Before she was the 43rd FLOTUS, Laura Bush was a young Texas librarian with a tobacco habit and a smart mouth. And so it follows that in 1995, when she was First Lady of Texas, she founded the Texas Book Festival. The free, weekend-long event once took place entirely in the Texas Capitol, but in years hence it’s spilled out on to Congress Avenue and nearby church sanctuaries and ballrooms—venues which pass for public spaces around these parts. This year students from the UHCWP, Inprint fellows all, served as volunteers at the festival and readers at the evening Lit Crawl, while taking in two days’ worth of panel discussions by authors from across the literary spectrum.
A few highlights of the 2017 Texas Book Festival, which took place earlier this month:
- Pachinko author Min Jin Lee describing her writing routine: she reads a chapter of the Bible every day before she starts work, a practice of Willa Cather’s that she adopted for her own. Lee on scripture: “There’s no better way to understand symbol and story.”
- The American Short Fiction Ex Libris game at the Lit Crawl, where Manuel Gonzales, Min Jin Lee, Mary Millier, Lindsay Hunter, and Deb Olin Unferth vied to see who could most convincingly fabricate plausible first lines for classic novels.
- Jiyoon Lee performing her poem “All Out With Bang Bang” to a full house at Stay Gold, a collage death drive love poem elegy featuring The Hollow Men” by TS Eliot, “Pour le CGT” by Rod Smith, and Kanye West referencing “Strange Fruit,” a poem by Abel Meeropol, which was also sang by by Billie Holiday and Nina Simone, and lastly, “paper plane” by M.I.A. Lee and UH poet Cait Weiss Orcutt shared a bill with poets Matthew Zapruder and Eileen Myles.
- Deb Olin Unferth discussing the creative writing program she runs for inmates at the John B. Connolly Unit maximum security prison for men in Kenedy, TX. (Read more here)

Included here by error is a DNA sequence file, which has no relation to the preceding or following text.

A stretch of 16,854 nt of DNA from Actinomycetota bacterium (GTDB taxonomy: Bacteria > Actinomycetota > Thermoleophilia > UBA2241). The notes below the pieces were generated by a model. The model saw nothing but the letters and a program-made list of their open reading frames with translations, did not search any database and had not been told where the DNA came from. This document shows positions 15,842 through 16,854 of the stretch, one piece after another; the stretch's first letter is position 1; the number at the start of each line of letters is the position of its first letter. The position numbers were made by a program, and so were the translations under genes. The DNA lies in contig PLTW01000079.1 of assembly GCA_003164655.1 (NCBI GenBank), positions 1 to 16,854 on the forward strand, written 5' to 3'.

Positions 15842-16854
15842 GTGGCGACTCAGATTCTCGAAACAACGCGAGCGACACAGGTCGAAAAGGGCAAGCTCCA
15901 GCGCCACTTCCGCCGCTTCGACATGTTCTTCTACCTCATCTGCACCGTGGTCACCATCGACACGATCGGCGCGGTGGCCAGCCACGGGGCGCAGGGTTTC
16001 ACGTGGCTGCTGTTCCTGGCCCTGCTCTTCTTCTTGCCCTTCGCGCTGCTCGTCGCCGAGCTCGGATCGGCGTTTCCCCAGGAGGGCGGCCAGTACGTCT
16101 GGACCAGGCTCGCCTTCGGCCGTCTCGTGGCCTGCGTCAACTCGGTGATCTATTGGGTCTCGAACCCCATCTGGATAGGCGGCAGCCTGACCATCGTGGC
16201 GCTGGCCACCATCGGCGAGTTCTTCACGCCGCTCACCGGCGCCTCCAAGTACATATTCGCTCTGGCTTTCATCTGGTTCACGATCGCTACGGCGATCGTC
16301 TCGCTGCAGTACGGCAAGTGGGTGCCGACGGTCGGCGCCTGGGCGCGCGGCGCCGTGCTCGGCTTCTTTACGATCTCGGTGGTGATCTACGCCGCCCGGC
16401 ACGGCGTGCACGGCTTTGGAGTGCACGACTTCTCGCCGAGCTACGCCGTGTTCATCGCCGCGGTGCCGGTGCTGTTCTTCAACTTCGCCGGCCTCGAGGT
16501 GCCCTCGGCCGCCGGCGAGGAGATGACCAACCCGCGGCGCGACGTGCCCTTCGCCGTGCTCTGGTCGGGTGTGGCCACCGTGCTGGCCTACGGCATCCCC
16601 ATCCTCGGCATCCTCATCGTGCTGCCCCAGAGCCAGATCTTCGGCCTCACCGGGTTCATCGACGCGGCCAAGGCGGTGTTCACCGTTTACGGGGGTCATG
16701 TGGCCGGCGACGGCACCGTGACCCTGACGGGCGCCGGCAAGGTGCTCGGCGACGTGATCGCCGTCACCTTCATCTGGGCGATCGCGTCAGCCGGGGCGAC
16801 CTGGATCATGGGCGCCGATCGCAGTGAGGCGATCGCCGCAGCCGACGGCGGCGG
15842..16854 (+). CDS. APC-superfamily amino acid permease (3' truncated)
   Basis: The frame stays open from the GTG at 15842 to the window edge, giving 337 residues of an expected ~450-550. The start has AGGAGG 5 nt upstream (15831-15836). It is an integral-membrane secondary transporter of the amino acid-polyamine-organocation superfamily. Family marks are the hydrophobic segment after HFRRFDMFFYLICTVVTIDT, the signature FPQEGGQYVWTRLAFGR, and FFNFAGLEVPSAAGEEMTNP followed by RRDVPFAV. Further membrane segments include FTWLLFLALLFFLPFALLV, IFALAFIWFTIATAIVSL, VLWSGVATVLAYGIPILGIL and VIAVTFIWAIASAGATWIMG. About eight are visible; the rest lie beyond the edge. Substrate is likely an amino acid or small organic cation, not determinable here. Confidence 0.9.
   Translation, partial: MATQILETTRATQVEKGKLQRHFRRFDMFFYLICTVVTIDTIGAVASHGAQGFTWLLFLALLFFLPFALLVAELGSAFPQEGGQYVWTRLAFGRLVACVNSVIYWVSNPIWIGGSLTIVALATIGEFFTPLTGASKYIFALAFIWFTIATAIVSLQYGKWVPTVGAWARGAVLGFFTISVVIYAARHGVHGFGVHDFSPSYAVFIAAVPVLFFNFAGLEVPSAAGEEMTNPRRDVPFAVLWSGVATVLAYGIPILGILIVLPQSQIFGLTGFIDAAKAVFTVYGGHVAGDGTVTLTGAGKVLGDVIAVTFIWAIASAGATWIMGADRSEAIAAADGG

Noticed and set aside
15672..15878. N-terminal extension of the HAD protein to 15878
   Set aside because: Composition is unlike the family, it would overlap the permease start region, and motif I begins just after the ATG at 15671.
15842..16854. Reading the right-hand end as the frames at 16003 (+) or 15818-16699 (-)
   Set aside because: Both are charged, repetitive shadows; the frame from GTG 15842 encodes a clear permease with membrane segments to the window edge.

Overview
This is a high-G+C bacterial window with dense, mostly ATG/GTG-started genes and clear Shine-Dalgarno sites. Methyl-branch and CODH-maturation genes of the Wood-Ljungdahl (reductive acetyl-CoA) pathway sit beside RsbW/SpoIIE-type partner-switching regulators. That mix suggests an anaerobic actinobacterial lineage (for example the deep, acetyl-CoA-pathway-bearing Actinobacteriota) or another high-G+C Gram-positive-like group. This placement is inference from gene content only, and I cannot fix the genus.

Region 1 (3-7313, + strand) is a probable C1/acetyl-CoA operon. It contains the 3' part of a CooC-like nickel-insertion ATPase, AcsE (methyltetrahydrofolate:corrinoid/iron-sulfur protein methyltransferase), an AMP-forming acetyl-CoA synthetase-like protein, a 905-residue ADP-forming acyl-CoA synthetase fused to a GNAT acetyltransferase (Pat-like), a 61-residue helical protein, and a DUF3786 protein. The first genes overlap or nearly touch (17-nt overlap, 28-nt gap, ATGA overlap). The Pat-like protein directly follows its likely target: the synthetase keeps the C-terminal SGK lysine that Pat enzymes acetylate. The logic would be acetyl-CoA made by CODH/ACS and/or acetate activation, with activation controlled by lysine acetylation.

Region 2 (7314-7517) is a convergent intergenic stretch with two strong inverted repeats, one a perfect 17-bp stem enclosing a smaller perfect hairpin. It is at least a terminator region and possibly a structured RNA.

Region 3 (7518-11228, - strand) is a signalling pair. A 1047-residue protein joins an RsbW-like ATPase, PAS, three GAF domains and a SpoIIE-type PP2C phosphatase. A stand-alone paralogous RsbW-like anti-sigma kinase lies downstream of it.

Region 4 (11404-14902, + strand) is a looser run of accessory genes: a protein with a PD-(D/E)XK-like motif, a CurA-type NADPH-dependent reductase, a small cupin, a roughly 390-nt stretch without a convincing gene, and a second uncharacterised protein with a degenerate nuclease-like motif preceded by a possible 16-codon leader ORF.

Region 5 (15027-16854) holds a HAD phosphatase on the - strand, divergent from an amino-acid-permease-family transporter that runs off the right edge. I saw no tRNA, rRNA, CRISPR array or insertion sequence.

- The Writers’ League of Texas Obsessed with Texas panel, where Houston native Amy Gentry, author of the recent Houston-set novel Good as Gone, made the observation that “everything in Texas is in Houston in some way shape or form—you just don’t know where it’s going to be because there’s no zoning.”
The festival is free, and it’s always a great time. If you go, consider these tips:
- Try Manuel’s on Congress for dinner. The food and cocktails are reliable, and you can almost always get a table. Austin food culture seems to deem queueing for food for hours to be a socially acceptable activity. Houston-ians need to have places of refugee planned out in advance to avoid this fate.
- Attend session in the State Capitol’s House Chamber, where the best-known authors are interviewed. You can sit at a state legislator’s leather recliner while you listen to Walter Isaacson, Tom Hanks, or Lemony Snicket. Imagine what office you might run for to help save American democracy.
- Buy your books before you attend the panel; sometimes they’re sold out afterwards. And do buy books if you can: proceeds from the book festival benefit Texas public libraries. This year they were also doing a book drive to restore collections damaged in Hurricane Harvey.
- Bring a lunch. Once you get down on the ground floor of the underground capitol extension, where they stash most of the panels on contemporary fiction, it won’t be worth hiking back down to the food tents for a taco.
- Even if you’re focused on fiction or poetry, don’t neglect the nonfiction panels. This year I loved learning about the segregation of high school football in midcentury Texas from Michael Hurd, who presented his new book, Thursday Night Lights.